Tuesday, December 28, 2010


Carleton Wilson for DESK SPACE: I recorded the following poems while at St. Michael's Hospital for IV antibiotics to help a lung infection. Please forgive the quality of voice on the recording.

Carleton Wilson reads Ligature:


Carleton Wilson reads Rumi:


Carleton Wilson reads Coughing Blood:


Saturday, December 18, 2010


Various things completely unrelated to writing that somehow end up on my desk, such as my passport, jewellery polishing cloth, blank birthday cards that I never got around to sending. Also a whole bunch of history books.

The cat hogging my chair as usual.

Rachel Lebowitz for DESK SPACE

DESK SPACE Who (a one-liner or a bio)?

RACHEL LEBOWITZ Mother, writer. First book, Hannus, was shortlisted for a BC book prize and the Edna Staebler Award for Creative Non-Fiction. Second book, Anything but Hank! (co-written by Zach Wells and illustrated by Eric Orchard) is apparently “the best book ever!” according to a kid who heard us read from it last year. Third book is in progress.

DS When did you start writing, publish your first book (or when are you publishing your next)?

RL In grade 1 maybe? By the age of 8, I had ditched my early dreams of owning a bakery in favour of being a writer. And I wrote lots of poems then. Apparently, love is good to everyone, even if you weigh a tonne. Who knew?

I published my first book, Hannus, with Pedlar Press in 2006. Hoping to publish the next book in 2012 or so but I have to finish it first.

DS Where do you write (at your desk/outside/in bed)?

RL My writing process is two-fold. Because the work I do (especially for my latest project) is so research-based, I tend to just get comfortable and do a lot of research in the livingroom. I read lots and use lots of sticky notes. Then eventually I wander over to my desk (in the corner of the dining room) and type up those notes and do more research online and write.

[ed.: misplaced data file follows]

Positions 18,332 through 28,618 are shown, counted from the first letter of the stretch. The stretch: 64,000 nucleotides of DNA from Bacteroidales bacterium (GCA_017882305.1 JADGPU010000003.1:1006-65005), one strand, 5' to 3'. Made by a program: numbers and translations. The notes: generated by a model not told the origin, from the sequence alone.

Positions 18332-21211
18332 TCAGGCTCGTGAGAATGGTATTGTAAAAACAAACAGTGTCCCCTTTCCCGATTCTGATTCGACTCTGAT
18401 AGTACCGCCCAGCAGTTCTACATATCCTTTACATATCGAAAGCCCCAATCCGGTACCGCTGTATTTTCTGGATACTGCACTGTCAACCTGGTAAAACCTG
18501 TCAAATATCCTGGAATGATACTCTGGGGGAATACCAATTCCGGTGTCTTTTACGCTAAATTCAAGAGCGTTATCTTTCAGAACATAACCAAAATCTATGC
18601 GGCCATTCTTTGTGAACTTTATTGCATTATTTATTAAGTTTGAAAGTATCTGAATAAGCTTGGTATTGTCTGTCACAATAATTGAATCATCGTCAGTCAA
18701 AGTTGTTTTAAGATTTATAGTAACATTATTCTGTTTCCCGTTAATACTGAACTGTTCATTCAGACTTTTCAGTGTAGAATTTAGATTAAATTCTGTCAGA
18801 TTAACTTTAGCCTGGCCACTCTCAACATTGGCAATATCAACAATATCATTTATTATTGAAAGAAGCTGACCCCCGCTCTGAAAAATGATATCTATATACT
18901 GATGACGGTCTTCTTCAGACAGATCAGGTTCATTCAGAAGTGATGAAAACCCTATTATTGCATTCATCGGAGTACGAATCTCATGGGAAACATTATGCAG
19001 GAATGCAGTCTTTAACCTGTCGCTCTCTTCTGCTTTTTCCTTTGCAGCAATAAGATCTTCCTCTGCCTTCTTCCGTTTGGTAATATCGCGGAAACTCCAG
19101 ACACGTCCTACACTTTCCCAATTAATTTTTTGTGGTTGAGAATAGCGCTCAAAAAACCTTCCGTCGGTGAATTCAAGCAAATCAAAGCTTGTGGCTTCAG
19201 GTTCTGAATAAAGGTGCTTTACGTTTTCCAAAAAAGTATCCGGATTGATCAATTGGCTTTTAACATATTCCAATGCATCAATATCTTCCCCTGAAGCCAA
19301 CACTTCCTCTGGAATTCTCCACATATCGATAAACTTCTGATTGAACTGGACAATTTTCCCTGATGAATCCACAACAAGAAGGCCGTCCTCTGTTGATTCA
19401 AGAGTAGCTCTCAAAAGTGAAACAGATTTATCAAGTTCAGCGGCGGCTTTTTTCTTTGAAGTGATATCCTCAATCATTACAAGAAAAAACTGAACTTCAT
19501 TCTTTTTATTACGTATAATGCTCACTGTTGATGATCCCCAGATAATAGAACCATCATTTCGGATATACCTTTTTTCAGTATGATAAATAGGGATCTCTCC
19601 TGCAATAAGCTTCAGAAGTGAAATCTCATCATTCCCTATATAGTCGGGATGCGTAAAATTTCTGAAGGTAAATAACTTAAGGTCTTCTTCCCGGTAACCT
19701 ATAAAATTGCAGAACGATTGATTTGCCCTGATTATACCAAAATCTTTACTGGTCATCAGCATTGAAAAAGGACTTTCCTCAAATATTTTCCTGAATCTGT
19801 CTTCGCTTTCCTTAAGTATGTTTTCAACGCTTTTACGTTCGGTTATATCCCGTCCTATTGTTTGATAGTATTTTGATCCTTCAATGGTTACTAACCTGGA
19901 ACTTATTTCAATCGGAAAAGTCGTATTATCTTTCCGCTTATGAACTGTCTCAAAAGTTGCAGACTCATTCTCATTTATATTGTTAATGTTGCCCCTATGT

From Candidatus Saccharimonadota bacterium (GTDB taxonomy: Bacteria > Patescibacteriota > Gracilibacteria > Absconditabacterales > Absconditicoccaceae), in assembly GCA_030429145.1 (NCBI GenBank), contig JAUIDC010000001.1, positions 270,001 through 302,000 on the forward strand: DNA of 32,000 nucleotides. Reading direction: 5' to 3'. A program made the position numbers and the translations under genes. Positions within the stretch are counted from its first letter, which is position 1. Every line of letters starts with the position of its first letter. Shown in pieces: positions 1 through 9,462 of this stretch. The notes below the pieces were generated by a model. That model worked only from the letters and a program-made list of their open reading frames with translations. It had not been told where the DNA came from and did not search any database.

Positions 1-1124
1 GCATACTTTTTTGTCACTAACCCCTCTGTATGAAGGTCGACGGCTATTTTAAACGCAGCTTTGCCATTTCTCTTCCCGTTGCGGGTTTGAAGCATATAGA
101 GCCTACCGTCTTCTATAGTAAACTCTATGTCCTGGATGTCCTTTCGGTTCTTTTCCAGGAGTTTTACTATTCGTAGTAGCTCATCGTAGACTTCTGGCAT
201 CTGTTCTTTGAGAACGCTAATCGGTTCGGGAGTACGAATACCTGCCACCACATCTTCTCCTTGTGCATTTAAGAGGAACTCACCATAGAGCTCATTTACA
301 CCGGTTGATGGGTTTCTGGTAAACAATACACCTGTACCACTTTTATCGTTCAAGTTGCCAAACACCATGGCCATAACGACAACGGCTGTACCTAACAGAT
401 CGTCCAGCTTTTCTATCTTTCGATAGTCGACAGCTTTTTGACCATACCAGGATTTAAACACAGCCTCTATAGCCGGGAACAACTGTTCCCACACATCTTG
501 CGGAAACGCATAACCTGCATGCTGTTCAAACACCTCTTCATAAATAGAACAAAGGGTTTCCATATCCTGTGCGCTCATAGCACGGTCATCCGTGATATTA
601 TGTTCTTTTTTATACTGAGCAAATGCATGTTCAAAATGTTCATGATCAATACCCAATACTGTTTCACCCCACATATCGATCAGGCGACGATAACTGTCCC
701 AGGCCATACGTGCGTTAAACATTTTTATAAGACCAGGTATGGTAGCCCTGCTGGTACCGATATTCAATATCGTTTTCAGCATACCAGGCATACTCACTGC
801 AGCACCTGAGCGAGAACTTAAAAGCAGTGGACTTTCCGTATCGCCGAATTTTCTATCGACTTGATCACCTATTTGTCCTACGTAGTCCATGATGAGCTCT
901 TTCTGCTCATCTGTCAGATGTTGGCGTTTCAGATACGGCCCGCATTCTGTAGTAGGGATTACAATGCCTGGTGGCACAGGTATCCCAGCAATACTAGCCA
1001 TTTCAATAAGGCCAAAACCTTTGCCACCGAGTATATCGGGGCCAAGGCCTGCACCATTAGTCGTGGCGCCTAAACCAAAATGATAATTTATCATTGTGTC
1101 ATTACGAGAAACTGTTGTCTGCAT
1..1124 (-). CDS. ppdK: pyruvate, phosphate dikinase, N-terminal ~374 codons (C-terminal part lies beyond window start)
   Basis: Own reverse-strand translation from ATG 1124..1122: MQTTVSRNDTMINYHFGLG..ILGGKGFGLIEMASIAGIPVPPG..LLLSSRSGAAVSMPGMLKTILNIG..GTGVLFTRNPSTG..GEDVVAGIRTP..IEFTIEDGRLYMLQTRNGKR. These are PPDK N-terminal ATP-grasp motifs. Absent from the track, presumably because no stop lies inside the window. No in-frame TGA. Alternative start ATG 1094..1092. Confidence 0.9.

DS Why do you work where you do (at your desk because it is a quiet space/outside b/c it helps you think/in the park b/c you can smoke, etc)?

RL I work at home, alone, a couple days a week while my son is at daycare. I can't focus on my writing in public spaces. Also, I always read my writing out loud while I'm working and feel self-conscious if anyone else is around. Rhythm is very important to me and that's the best way for me to hear it (or lack thereof).

I used to write on paper but I can't do it anymore. For one thing, I do so much research that I need the internet to do quick searches on something – often right in the middle of writing. It could be an image search or the line from some poet that I need to check, or a map of England or facts about cockroaches or coral reefs. I can't imagine writing without google. For another, I'm a really slow and picky writer. It's picking up now, but it's not unusual for me to write one poem a year. However, those pieces do tend to come out fairly finished – I edit as I go along. I can't write another sentence if I know there are problems with the first one – and seeing all those scratched out lines on paper just depresses me and makes me feel like I'm not going anywhere. So the delete and enter keys are my friends!